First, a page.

Well, I got myself an Impossible Whopper one night. Had to. For journalistic purposes. Of course, it was a clumsier moment that it would seem. Asking for an item called “The Impossible Whopper” through a funky speaker system is not an enjoyable process. Syllables get mangled. You’ve got to ask for a branded product, rather than a particular kind of food, and you’ve got to yell it at a disembodied voice. That said, I’d just seen Chuck Klosterman talk about the downfall of rock ‘n’ roll at a suburban library. There might not have been a more perfect moment to experiment with the 21st century’s cuisine.

Taste-wise, it was… fine. I’d picked up a few of these plant-based burgers from Whole Foods back in 2017 when they started really getting batshit popular with the social media crowd. Whether it was the Impossible Burger itself, I’ve got no clue. But I’d eaten the stuff before, and I just can’t say I was impressed then or now. It’s an odd behavioral tic to want the taste and texture of a burger so bad that you’ve got to resort to pea protein isolate. If you’re in the headspace of environmental sanctity or animal rights protection or whatever, what’s there to like in a burger simulacrum? Whether it tastes like a burger or not (and, sure, the Impossible Whopper mimics the regular-ass Whopper pretty well) doesn’t seem like an argument that’s relevant in the first place. It’s a cop-out. A distraction from the conversation that first got us talking about plant-based “meat,” the sort of global public discourse the IPCC is tickling in 2019. But being seeing having that conversation isn’t as important as partaking in the sensation of the day, the impossible ecstasy of corporate braggadocio.

There and gone again

There are as many as 22 (and as few as six) vaquitas left in the world, according to the Porpoise Conservation Society back in May. By the end of the year⁠—who knows?

Pacific Standard, which published this 2018 feature on vaquita extinction and which until yesterday was one of the most vibrant spaces for longform narrative, well, Pacific Standard is apparently being forced to shut down.

I didn’t know anything about vaquitas before I read this story, and, suddenly, they’re out the door, piling into the family car and cruising off to the mournful, ethereal past.

We had a lot to do with it. The great, collapsing entirety of it.

From Russia with love

He used FaceApp, sure. It seemed harmless enough. And it was fun to see an older version of himself staring back from the screen. He felt in touch with some deeper layer of his identity. He felt that he could see mistakes he hadn’t yet made—and learn from them.

Then he FaceApp’d his elder image. He FaceApp’d himself again and again, producing contorted carbon copies of great-grandfatherly incarnations. His face disappeared into folds of time and liver spots. His silver eyes drooped below the crag of his nose. The computer began to sag under the pressure of it all. He continued the overlapping FaceApp experiment through the night and realized with a start that a whole week had passed by. He was starving. The face was detached from written history, a blur of centuries and atavistic yearning.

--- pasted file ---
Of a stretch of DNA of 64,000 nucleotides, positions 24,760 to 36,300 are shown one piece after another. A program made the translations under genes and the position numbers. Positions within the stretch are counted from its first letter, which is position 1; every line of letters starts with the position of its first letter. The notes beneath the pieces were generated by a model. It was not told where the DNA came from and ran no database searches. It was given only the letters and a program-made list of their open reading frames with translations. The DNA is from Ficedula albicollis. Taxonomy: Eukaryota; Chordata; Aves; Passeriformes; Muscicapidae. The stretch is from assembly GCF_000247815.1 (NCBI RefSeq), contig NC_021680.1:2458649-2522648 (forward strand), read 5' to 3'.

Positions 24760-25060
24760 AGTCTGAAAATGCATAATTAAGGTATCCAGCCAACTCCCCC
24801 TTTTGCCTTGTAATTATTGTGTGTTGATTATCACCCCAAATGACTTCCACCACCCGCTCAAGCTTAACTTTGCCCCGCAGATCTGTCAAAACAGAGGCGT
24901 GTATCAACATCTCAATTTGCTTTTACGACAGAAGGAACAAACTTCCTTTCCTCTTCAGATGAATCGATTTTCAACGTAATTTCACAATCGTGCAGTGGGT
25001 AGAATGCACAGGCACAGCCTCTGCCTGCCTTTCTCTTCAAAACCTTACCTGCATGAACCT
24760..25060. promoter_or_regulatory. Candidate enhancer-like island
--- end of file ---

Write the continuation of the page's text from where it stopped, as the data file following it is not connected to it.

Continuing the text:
“If this is really me in there,” he thought, “then who am I?”

When his boss sent the summer interns over to make sure everything was alright, he was gone. They found the computer toppled on its side in the dining room, belching infinite lines of binary code on a cracked screen. The room stunk of sulfur and rotting kudzu vines.

One kid, a junior from Ball State, snapped a picture of the strange tableau for his Instagram followers. They need to see this, he told the others. I need to show them how the story begins.

Voyager

Believe it or not, 311 has a new album out today. Whether it’s any good is hard to say at this point; the apparent “Crossfire” scandal has pretty much ruined the event for me.

But what makes an album “any good”?

Why is it important to write about 311?

The band rests at the very gravitational core of my life, intrinsically linked to my zig-zag conception of what it means to build a world. I’ve gone here, I’ve gone there. Chapters in a story. The future emerges from an unknowable ether. All along, 311’s been with me.

I remember listening to Soundsystem in my friend’s mom’s van, trundling between Little League baseball and Tangletown. Developing the strands of hazy memory that make a childhood. The local pool. A Fender Strat propped up against the wall. CKY videos on a loop, forever.

Why write about music at all?

Maybe it’s a different band in your universe. Maybe it’s Shania Twain. Hopefully you’ve got a few whose music walks with you. Hopefully you’re not lonely.

The band is not infallible, no, obviously. That would be a lie. (One of the lyrics on the new album is actually, “Smoking that good weed, getting high, we are stoners on a highway with all of our friends.”) But it’s like watching the ripples made by a rock thrown into the lake. In a certain light, you wouldn’t consider it to be poorly rippling water, right?

If you look fast—don’t miss it!—you’ll see how much can happen in the course of a life, a cosmic splash, growing from a babbling/wriggling baby in the crib, walking from here to there and stumbling serenely onto the joy of it all with every passing moment.